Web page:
Integrating Insurance into your Balance Sheet & Treasury management


The insurer’s business model

  • Receive premium typically several years in advance of the claim needing to be paid
  • Add 12% IPT as a cost to you, pass straight through to HMRC
  • Thus can invest premiums for medium/long term
  • Effectively, you have lost this investment income, rarely part of Cost of Risk considerations
  • In addition the IPT cost is rarely part of your Cost of Risk considerations
  • Insurers will have set the premium to make a reasonable ROC, thus unlikely to lose in the long-term
  • Thus thinking like an insurer can substantially benefit your balance sheet

Accounting Issues

  • Over-Reserving

  • Are you over-reserved for historic risks? Could these be released for future risk taking?
    • In most cases, data for legacy liabilities is sparse eg historic headcounts for asbestos claims.
    • Where there are gaps, it is prudent to carry higher balance sheet reserves
    • We have years of experience help clients to “fill the gaps”, safely reducing the balance sheet reserves required, without compromising the security for your claimants
  • Over-Hedging

  • Some risks are already indirectly hedged on the balance sheet – no need for insurance
    • We often see clients asking for coverage for historic absestos claims/deaths
    • Since these claimants will usually be Pensioner members of your pension scheme, increased asbestos claims/deaths (which are usually at relatively young ages for Scheme Pensioners) is usually a benefit to the pension scheme.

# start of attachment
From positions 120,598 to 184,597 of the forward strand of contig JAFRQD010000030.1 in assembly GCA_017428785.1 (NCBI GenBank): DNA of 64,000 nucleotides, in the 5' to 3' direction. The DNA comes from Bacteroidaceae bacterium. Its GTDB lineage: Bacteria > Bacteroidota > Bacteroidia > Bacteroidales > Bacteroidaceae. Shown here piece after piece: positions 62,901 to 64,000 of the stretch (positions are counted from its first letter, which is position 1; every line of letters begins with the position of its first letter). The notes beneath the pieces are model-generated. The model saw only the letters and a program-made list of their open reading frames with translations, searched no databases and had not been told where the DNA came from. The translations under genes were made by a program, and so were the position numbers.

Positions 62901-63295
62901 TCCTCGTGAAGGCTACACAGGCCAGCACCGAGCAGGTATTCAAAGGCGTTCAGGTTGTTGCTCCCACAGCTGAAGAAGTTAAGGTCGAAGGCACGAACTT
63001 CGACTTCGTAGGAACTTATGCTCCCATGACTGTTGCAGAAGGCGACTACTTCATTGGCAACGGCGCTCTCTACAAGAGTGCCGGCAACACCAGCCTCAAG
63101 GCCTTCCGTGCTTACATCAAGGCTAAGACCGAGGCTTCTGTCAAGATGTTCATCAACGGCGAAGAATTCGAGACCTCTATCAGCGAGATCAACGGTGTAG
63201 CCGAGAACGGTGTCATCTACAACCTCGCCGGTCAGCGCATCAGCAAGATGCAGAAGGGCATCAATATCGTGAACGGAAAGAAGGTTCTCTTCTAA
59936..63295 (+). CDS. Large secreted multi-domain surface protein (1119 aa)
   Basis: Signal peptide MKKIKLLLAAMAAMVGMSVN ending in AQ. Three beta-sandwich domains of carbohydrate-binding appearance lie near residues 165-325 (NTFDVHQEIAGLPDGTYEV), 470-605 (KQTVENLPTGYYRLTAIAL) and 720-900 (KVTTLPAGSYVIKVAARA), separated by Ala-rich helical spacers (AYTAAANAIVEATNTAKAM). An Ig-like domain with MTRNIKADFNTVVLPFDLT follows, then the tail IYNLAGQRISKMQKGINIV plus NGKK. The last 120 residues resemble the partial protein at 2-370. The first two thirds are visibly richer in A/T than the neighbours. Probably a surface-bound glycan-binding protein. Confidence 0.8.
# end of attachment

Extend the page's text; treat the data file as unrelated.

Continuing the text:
• Thus insurance is not required.
    • Furthermore, this also impacts on the cost/benefits of buying-out the pension scheme, since there is a natural on-balance sheet hedge (early asbestos deaths from the insurance fund) to absorb increasing longevity risks, the typical reason for considering pension fund buy-outs
  • Over-Estimating Insurer Credit Quality

    • Insurance recoveries are balance sheet assets, the same as any other assets.
    • Since Solvency II, there is now substantial publicly available evidence on insurer credit quality
    • Credit ratings/bond ratings/issuer ratings are simply inadequate for insurance purposes
    • How do you manage insurer security risk, if the insurer will not allow commutation/cancellation?
  • Balance sheet materiality

    • A “large claim” may be a small impact to your (large) P&L/balance sheet, or even exceptional, not affecting investor metrics
    • For asset losses, there may be no balance sheet write off at all, if the asset was undervalued/not booked in the first place
    • Insurance recoveries (especially for litigated claims) can be uncertain – and thus not booked until crystallised
  • Corporate Governance: Are your claimants’ safe? Can you afford high policy excesses?

    • Reducing premiums is easy by increasing excesses; protecting claimants is harder
    • Other advisors just increase excesses, we give claimants’ security as well.
    • Your claimants are usually more at risk of your failure than insurers’ failure!

“Ask John to perform his version of search and destroy on your premiums”

“Ask John to perform his version of search and destroy on your premiums”